How to Qualify for Pell Grant

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How to Qualify for Pell Grant

Ever wondering how to qualify for Pell Grant? This grant is the most well-known federal grant available from the United States government. Our government encourages everybody to pursue higher education, because that’s the door to better welfare and living standard. Trough this grant, the United States federal government tries to help people with low-income to get their undergraduate degree (or some special post-baccalaureate program).

How to Qualify for Pell Grant

How to Qualify for Pell Grant

Pell Grant qualifications are determined by two basic requirements, which are:

  1. You must be an undergraduate in eligible university or college. Some post-baccalaurate students may also eligible. We’ve discussed everything about the postgraduate Pell Grant in our previous post.
  2. The student is not under some penalty from the federal or state institution.
  3. The student is considered needing some kind of financial assistance

The third requirement mentioned above is determined by the Expected Family Contribution score, which is calculated from your Free Application for Federal Student Aid submission. From this FAFSA application, the government will include various factors to determine your EFC score.

The federal grant amount differs from one student to other student. Each year there have been some differences in the maximum amount of money that the Pell Grant awardees get. Last year, the grant awardees can get up to $5,645 per semester. The exact money given depends on:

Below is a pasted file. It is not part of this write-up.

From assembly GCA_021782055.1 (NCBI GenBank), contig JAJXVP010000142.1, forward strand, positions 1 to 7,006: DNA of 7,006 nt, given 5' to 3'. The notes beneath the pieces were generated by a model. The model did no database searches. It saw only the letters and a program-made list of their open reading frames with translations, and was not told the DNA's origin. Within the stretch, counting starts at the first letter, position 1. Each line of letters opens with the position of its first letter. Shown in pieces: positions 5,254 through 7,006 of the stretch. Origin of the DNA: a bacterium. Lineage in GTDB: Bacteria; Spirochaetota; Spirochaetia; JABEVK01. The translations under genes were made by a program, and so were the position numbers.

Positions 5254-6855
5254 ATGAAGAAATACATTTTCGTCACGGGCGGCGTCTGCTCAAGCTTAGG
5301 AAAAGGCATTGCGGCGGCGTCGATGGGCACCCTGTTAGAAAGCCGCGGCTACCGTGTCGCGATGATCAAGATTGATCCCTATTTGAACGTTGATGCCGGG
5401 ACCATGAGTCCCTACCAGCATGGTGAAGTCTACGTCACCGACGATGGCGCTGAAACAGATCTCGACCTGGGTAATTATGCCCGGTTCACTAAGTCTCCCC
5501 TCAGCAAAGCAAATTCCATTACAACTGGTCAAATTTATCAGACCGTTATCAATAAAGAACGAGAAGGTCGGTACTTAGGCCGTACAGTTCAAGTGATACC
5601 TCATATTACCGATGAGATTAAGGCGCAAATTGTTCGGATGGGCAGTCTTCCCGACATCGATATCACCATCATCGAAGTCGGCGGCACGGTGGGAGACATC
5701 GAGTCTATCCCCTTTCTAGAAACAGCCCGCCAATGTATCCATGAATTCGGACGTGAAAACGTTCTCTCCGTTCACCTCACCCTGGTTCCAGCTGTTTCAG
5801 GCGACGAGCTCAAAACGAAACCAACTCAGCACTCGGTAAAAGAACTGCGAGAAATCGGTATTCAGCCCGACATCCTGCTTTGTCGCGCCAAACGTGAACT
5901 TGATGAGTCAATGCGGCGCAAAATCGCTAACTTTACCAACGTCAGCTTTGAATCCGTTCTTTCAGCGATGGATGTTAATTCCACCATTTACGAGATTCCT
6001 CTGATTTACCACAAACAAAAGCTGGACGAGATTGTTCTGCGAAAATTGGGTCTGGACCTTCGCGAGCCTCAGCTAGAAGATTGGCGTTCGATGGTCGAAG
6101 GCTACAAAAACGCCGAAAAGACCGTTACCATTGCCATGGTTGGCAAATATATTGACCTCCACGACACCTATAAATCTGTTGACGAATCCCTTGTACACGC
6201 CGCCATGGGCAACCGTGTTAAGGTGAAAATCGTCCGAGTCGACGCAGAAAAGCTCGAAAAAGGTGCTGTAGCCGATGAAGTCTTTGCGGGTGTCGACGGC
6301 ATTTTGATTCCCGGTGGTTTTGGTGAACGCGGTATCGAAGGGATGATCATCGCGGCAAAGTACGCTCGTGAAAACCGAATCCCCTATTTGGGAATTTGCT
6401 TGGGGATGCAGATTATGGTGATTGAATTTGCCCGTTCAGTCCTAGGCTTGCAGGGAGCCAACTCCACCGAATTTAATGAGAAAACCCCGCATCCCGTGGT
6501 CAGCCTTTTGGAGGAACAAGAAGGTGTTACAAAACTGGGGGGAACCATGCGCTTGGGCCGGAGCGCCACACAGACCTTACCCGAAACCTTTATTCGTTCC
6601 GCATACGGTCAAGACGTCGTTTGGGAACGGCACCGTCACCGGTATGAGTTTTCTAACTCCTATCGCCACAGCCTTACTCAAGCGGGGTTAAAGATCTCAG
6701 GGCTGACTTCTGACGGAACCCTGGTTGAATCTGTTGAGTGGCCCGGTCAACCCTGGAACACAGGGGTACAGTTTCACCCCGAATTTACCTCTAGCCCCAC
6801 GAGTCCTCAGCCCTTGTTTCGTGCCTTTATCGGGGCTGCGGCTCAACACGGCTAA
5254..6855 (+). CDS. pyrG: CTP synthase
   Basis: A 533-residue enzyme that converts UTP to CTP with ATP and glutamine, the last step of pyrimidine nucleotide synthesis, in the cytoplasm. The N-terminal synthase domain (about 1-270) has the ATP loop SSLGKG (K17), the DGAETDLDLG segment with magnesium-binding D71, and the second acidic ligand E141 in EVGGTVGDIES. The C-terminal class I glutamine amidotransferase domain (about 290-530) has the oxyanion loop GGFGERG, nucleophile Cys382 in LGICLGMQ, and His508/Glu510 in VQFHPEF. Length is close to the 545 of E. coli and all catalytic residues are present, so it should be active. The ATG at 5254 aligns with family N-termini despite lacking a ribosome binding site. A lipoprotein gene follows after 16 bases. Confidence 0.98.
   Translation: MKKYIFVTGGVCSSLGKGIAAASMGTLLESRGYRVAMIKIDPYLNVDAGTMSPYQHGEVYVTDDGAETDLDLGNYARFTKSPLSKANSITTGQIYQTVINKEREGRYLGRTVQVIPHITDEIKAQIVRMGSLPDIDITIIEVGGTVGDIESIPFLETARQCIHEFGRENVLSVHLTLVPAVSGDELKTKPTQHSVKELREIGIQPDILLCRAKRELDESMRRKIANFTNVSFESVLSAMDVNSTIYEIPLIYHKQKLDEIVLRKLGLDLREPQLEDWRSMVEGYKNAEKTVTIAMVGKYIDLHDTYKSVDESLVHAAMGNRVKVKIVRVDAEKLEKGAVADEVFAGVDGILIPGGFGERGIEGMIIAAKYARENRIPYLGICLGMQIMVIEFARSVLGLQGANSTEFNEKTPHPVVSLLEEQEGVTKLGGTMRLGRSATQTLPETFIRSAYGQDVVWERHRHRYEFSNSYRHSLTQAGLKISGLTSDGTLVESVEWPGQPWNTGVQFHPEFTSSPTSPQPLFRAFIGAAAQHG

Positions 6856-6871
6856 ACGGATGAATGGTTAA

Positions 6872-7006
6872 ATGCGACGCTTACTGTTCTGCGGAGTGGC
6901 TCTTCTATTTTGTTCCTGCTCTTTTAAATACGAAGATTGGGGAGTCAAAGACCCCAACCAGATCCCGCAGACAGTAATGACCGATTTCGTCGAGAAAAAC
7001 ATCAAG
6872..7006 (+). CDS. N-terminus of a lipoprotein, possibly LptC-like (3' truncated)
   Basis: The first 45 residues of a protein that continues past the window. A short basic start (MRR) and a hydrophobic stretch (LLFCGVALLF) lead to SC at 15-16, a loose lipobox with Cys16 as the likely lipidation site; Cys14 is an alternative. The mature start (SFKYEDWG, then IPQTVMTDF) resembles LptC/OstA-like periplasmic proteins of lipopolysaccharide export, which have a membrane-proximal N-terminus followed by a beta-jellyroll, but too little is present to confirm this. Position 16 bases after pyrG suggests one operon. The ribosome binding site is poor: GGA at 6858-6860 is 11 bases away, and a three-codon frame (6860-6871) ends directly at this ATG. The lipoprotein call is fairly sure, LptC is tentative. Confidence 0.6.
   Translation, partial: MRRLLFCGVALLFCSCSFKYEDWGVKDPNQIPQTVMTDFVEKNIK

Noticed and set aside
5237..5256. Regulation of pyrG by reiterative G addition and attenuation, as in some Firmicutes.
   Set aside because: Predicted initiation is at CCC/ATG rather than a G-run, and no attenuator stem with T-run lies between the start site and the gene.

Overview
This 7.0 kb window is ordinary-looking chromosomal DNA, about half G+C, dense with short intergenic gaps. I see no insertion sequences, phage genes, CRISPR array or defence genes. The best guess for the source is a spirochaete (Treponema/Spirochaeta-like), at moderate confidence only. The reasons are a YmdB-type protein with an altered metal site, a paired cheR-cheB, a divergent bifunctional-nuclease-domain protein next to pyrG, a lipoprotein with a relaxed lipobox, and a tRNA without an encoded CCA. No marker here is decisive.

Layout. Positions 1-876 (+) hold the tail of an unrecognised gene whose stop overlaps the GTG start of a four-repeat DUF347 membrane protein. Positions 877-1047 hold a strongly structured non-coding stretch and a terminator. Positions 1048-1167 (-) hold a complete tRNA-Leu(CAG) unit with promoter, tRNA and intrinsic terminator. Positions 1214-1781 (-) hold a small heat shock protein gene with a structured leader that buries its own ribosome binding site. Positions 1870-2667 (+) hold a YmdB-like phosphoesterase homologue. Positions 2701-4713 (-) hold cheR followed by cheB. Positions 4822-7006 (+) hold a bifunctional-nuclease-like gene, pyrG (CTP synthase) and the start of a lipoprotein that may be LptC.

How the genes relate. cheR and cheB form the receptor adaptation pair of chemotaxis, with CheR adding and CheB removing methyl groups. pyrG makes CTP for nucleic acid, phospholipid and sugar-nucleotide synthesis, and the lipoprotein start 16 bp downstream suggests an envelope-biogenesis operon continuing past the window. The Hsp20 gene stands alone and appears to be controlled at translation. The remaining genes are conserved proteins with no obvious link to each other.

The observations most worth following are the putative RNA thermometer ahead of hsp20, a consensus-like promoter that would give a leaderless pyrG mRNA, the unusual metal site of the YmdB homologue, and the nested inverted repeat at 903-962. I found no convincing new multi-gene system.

• The Expected Family Contribution (EFC) of the applying student
  • The cost of attendance
  • The student’s attendance (full academic year or less)
  • The status of the student as part-time or full-time student in eligible university or colleges

The lower your EFC score, the bigger amount of award you get. The maximum number of EFC score to be eligible for the Federal Pell Grant would be 3,850. If you get EFC score larger than that number, you are not eligible for the grant.

The score is released in the form of Student Aid Report by the US Department of Education in the following year academic after you submit your FAFSA application. It is also important for you to know that you have to maintain your cost of attendance in acceptable state in order to be eligible for the grant.

If the student attends a full academic year, the grant amount will increase. The same logic also applies for the student status. If you are a part-time student, then your Pell grant award amount is likely less than the amount received by full-time student.

Although the award money for this grant is not big (most of the students only receive about $1,000 per semester), many students are aiming for the Pell grant qualification because many other grants from corporations, federal government, or state government often prefer students who received Pell Grants. In short, becoming a Pell grant recipient will open the door to many other grant opportunities.

In conclusion, the Pell grant qualification is fully determined by the US government’s Department of Education. Your job is to complete the FAFSA application form truthfully and submit them as soon as you can. False data on the FAFSA application may result in permanent ban of eligibility for any federal grant. I hope this clarify information on how to qualify for Pell grant.

References :

  • Pell Grant : en.wikipedia.org/wiki/Pell_Grant
  • Investing in Pell Grants to Make College Affordable : whitehouse.gov/issues/education/higher-education/investing-in-pell-grants-to-make-college-affordable
  • Federal Pell Grants : scholarships.com/financial-aid/federal-aid/federal-pell-grants/
  • image: economics21.org

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